Talking past each other: The crisis of political thought exposed by Ukraine
Editor's Column
Want to know more about global politics?
Subscribe to our distribution list
Fyodor A. Lukyanov

Russia in Global Affairs
National Research University–Higher School of Economics, Moscow, Russia
Faculty of World Economy and International Affairs
Research Professor;
Valdai Discussion Club
Research Director


SPIN RSCI: 4139-3941
ORCID: 0000-0003-1364-4094
ResearcherID: N-3527-2016
Scopus AuthorID: 24481505000


E-mail: [email protected]
Tel.: (+7) 495 980 7353
Address: Office 112, 29 Malaya Ordynka Str., Moscow 115184, Russia

The deterioration of the situation on the eastern Ukrainian front has sparked a new series of tough recriminations directed at Russia. The words of the President of the European Commission Jose Manuel Barroso and President of Ukraine Petro Poroshenko stand out: They say conditions are nearing the “point of no return” and that Moscow must stop if it does not want to end up “on the other side.” These statements are very characteristic, and reflect not only the confrontation over Ukraine, but in general the type of political thought currently dominant in the West.

Contemporary world politics saw its beginning 25 years ago with the conviction that the “end of history” had dawned. Even the author of this snappy aphorism, the American scholar Francis Fukuyama, has long since repudiated it, recognizing the error of his former point of view. However, it is essentially this idea that has determined the actions of the U.S. and other leading countries of the Western world since the end of the USSR and the socialist bloc. In practical terms this has meant that diplomacy in its customary form – the search for solutions acceptable to all sides – is no longer necessary, as there are some ‘right’ rather than contractual decisions that are based on the values and viewpoints of the West, the political, historical, moral, economic, and other correctness of which were proven in its confrontation with the Soviet Union. Such an approach, naturally, is hardly shared by all, and it has been necessary to use force to implement it in real life – not always military force (although that has happened), but invariably political and economic, as well as informational. The result has been ever less convincing, but this is almost never reflected in the actual approach. The Ukrainian crisis has led to a direct conflict of interests between Russia and the West. The contradictions have been growing for a long time and it is enough to recall the fundamental disagreement over Syria. However, even there the positions of the two sides did not openly diverge too far. But a method that does not provide for serious discussions with partners, but is based on having to accept Western conditions for the resolution of problems, does not work when a power like Russia is on the other side of the table, a power that does not submit to pressure as a matter of principle and is able to issue a powerful response to sanctions levied against it. The “point of no return” apparently signifies a moment beyond which all negotiations and all alignment of interests cease and retributions begin. However, there have not been any truly serious negotiations over the Ukrainian question, if by negotiations is meant the desire to find a compromise. And concerning retributions, the devaluation of words and concepts is yet another paradox that has arisen since the Cold War. Last year’s story of the “red line” that Barack Obama drew for Syrian leader Bashar al-Assad is symbolic. Damascus was given an ultimatum but no one expected it to be followed through. And when a situation was created in which threats had to be carried out, there was neither the will nor the desire, because military action was obviously pointless.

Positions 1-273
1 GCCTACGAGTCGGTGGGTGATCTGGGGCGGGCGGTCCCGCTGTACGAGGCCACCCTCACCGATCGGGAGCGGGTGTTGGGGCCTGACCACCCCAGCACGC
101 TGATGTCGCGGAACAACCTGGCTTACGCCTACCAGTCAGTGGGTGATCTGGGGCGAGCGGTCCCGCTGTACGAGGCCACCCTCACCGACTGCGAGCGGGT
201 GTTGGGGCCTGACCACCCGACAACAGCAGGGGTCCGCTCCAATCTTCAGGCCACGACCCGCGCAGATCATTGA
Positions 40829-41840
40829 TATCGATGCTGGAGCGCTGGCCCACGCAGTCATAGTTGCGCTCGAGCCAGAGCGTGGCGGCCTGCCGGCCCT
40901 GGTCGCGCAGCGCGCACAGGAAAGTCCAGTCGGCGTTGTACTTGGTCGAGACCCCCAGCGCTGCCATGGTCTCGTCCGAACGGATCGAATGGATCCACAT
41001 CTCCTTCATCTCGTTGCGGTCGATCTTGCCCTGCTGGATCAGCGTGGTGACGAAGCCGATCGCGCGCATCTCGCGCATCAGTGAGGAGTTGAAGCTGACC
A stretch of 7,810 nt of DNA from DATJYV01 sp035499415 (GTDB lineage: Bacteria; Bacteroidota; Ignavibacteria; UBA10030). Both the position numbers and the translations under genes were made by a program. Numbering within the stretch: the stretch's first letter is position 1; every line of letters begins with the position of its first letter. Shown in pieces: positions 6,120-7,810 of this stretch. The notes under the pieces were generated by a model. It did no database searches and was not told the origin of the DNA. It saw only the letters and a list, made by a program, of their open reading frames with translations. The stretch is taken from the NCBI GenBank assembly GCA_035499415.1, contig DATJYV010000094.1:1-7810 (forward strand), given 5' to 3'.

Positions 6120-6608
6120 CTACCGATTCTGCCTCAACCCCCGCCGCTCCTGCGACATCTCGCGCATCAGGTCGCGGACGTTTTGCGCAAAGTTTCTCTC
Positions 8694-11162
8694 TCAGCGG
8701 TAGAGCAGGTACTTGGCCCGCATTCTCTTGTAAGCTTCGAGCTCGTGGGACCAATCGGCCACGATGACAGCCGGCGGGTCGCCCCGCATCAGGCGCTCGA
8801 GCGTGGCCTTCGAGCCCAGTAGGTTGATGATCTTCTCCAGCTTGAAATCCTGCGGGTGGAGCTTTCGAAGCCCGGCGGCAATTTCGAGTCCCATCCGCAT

NATO is an even more striking example. The alliance accepted new members and gave them security guarantees, honestly believing that it would never be necessary to back them. Since 1991, the paradox of NATO is that its very preservation and expansion has caused increasing concern for its opponents (not only Russia but also China, for example) while the bloc has simultaneously psychologically distanced itself from the possibility of entering into a major confrontation. NATO’s assurances about the alliance not being configured for traditional military purposes were not believed by those to whom they were directed; though they were believed by the member nations themselves, for whom it is now very difficult to readjust. This gives rise to additional internal disorder – Central and Eastern Europe simply do not trust the allies, fearing that they will fail to fulfill their promises in a moment of crisis. How should the ‘point of no return’ be understood in the mouths of, for example, Barroso – as a severing of contact between the European Union and Russia? Well, it is objectively impossible. No one is willing to try. Of course, the sanctions funnel is sucking and the spiral of responses to responses is becoming self-perpetuating. The logic of retribution is gradually replacing any rational calculations – economic or political. However, there can be no ‘point of no return’, just like there is no ‘end of history’.

Everyone agrees that the Ukrainian conflict has no military solution. But, unfortunately, in confrontations of this type, the military component is integral because in the end, after all possibilities for military victory have been exhausted, the sides will finally sit down at the table for serious negotiations — where there is no ‘point of no return’, since world politics is no chess match in which one can take and win, but an endless process of seeking balance. This may be ever elusive, but the process itself of searching for this is capable of bringing some calm, if at least temporarily.